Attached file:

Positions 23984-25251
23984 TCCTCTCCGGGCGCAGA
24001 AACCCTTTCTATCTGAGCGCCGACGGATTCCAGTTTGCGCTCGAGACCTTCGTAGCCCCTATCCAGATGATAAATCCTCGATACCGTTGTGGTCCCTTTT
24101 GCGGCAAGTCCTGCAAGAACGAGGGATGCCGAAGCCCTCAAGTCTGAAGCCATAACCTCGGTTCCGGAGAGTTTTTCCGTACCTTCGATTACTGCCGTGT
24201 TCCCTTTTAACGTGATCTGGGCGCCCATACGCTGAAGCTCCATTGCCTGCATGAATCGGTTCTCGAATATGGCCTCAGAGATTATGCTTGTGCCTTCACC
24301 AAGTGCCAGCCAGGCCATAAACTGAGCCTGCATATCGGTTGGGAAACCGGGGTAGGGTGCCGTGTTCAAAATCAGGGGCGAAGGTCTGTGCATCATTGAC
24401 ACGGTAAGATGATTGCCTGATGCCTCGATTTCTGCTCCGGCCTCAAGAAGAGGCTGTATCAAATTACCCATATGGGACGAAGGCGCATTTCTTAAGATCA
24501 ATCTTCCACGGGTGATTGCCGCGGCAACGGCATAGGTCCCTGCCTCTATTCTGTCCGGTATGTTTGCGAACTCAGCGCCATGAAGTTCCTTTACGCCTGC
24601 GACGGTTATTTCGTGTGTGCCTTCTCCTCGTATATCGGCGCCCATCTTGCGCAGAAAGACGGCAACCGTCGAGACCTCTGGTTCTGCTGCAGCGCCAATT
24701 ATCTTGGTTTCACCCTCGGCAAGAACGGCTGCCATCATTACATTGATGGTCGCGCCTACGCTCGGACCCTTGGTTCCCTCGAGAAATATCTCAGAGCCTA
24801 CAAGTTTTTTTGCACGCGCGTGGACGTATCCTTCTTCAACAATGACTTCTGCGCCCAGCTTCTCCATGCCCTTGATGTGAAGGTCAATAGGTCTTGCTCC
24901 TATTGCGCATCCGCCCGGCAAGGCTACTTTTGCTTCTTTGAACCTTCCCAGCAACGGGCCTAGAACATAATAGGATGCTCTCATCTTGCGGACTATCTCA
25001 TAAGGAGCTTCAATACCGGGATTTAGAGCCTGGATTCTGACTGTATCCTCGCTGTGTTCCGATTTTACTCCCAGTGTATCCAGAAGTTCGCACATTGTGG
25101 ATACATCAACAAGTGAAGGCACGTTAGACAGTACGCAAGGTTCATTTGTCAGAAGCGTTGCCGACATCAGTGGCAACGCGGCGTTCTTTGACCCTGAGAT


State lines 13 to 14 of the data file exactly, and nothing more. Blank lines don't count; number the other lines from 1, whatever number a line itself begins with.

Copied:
25001 TAAGGAGCTTCAATACCGGGATTTAGAGCCTGGATTCTGACTGTATCCTCGCTGTGTTCCGATTTTACTCCCAGTGTATCCAGAAGTTCGCACATTGTGG
25101 ATACATCAACAAGTGAAGGCACGTTAGACAGTACGCAAGGTTCATTTGTCAGAAGCGTTGCCGACATCAGTGGCAACGCGGCGTTCTTTGACCCTGAGAT